"Web 2.0" entries
Chris Pratley, the head of Microsoft’s Office Labs, gave the PICNIC audience a peek into the future they envision when planning their products. What is that future? It was encapsulated in the above video that they made a year ago. Some of the technologies (Augmented Reality and realtime language translation for example) have already come to the fruition (and they are going to need to make a new video soon before it all happens).
Startups provide the lifeblood (and R&D) for the web. Each year at the Web 2.0 Expo NYC (and SF) we celebrate their collective accomplishments by highlighting a few of their number during the Launchpad. This year’s Launchpad will occur the morning of 11/15. We are looking for five great startups to demo onstage and handle questions from our judges like Nate Westheimer. I’ll be hosting the event. I also spend time with each startup before the event reviewing and critiquing their demo. Past Expo Launchpad participants include 80Legs, Nitobi’s PhoneGap (SF 2009 winner), and Triggit.
Publishing “top 10” lists is unfortunately a staple of modern journalism. But alas, writers must drive readers’ eyeballs, even when discussing serious topics like the government. And so we find a new list that mixes Web 2.0 with the government: “Top 10 agencies with the most Facebook fans.” For the record, this list is topped by the White House with 327,592 fans, followed by the Marine Corps, Army, CDC, State Department, NASA, NASA JPL, Library of Congress, Air Force, and Environmental Protection Agency. Congratulations to all these hard-working agencies. But what exactly are we celebrating here?
This year we are going to Ignite PICNIC. PICNIC Network is an excellent conference in Amsterdam that is happening September 23-25. I attended last year and got a lot out of the combination of technology and art (Radar post). Other speakers this year include Nicolas Negroponte, Linda Stone, Kevin Slavin and many others.
This week Stamen Design released San Francisco Crimespotting. It’s a crime map and notification system that allows for time and crime trend analysis. SF Crimespotting has launched just over two years after the release Oakland Crimespotting (Radar post). Stamen had been waiting for crime data all this time and with the launch of DataSF they are able to use an official API for crime data. SF Crimespotting is very similar to the initial release for Oakland.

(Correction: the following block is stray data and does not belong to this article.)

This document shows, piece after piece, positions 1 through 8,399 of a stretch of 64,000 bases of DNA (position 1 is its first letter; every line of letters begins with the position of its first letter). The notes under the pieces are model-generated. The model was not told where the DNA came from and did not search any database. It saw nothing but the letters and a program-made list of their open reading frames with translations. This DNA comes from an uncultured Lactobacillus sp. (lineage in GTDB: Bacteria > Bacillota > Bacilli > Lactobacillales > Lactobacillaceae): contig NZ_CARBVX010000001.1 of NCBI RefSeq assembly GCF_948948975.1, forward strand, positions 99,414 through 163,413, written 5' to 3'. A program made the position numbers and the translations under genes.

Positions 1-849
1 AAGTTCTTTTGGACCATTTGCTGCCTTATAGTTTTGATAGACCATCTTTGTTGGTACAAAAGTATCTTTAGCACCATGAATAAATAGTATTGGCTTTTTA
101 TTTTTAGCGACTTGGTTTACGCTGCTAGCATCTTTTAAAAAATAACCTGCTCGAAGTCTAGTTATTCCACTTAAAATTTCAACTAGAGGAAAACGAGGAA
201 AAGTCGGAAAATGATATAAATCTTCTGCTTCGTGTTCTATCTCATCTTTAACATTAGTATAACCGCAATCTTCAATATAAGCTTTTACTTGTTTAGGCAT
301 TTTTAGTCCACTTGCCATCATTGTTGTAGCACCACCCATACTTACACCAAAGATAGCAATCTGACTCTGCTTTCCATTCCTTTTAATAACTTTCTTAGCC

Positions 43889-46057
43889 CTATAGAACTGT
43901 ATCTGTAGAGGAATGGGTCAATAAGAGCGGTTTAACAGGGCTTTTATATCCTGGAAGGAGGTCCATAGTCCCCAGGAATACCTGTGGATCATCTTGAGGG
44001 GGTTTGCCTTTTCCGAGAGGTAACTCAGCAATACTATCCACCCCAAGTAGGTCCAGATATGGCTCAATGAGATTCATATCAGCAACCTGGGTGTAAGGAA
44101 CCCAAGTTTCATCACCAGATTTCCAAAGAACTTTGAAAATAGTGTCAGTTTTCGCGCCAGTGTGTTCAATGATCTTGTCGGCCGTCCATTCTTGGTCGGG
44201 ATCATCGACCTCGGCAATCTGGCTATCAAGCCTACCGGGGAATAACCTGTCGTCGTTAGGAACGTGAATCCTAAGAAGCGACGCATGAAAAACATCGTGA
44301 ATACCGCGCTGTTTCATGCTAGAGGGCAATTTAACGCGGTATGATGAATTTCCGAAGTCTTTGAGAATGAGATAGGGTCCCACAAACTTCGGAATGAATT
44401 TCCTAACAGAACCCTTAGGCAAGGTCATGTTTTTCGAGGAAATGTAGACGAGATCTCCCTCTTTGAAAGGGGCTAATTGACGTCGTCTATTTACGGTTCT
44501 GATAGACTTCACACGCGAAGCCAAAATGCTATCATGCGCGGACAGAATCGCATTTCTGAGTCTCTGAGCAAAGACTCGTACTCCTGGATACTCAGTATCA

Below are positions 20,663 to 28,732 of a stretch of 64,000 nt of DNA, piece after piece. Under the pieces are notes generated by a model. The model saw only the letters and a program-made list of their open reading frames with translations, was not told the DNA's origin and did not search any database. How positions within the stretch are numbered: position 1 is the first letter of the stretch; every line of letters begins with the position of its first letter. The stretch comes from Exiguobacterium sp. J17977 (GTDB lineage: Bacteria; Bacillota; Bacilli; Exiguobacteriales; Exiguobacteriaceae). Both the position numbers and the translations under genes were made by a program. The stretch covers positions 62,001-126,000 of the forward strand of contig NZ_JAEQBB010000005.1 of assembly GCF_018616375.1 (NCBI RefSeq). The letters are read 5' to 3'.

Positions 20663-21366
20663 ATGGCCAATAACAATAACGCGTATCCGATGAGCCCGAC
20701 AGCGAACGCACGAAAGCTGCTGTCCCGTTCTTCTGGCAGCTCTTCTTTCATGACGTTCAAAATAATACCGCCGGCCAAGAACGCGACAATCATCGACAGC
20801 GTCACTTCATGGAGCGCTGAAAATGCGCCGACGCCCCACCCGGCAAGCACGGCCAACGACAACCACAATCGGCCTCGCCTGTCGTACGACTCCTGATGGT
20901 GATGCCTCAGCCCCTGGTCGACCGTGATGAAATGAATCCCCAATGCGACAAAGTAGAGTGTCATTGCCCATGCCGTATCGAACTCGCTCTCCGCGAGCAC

Even professional writers are prone to infrequent accidental plagiarism. But in the world of novels, newspapers, and college exams, there are rules about bootlegging others’ work that are well-established – most everyone agrees on what behaviors are unacceptable and what the consequences are. In bantamweight publishing, however, the rules are not so clear.
Web technologies often allow you to scale things that weren't scalable before. Unfortunately, that list of scalable things includes spam. From unsolicited phone calls to unwanted emails to unnecessary tweets, it can seem like we're getting progressively overloaded with information we don't necessarily want. One group blamed for the increase in online spam are Twitter bots – Twitter accounts created…
The code for Adrian Holovaty’s Everyblock has been released. The open-sourcing of the site’s system were apart of the Knight News Challenge Program. Everyblock is a very impressive site that aggregates and geocodes local data — news, crime, fire, restaraunt inspections and reviews – and then lets users define their interests down to the block-level.
The second part of this two-part interview with Sanaz Ahari, Lead PM on Bing, my interview focuses on the systems used to generate the categorization. Together we review some of the images from her presentation at a recent small search summit held by Bing for analysts, bloggers, SEO experts, entrepreneurs and advertisers.
The theme for the Web 2.0 Summit this year is Web Squared. It is rooted in the idea that as the web morphs into less of a hub and spoke distribution model and more of a network of connected people and things, innovation and opportunity on it are growing exponentially. There has been a little bit of discussion on the Radar back channel about exactly what this means, or should mean, and Nat started things off with a thoughtful response that probably should be blogged as well.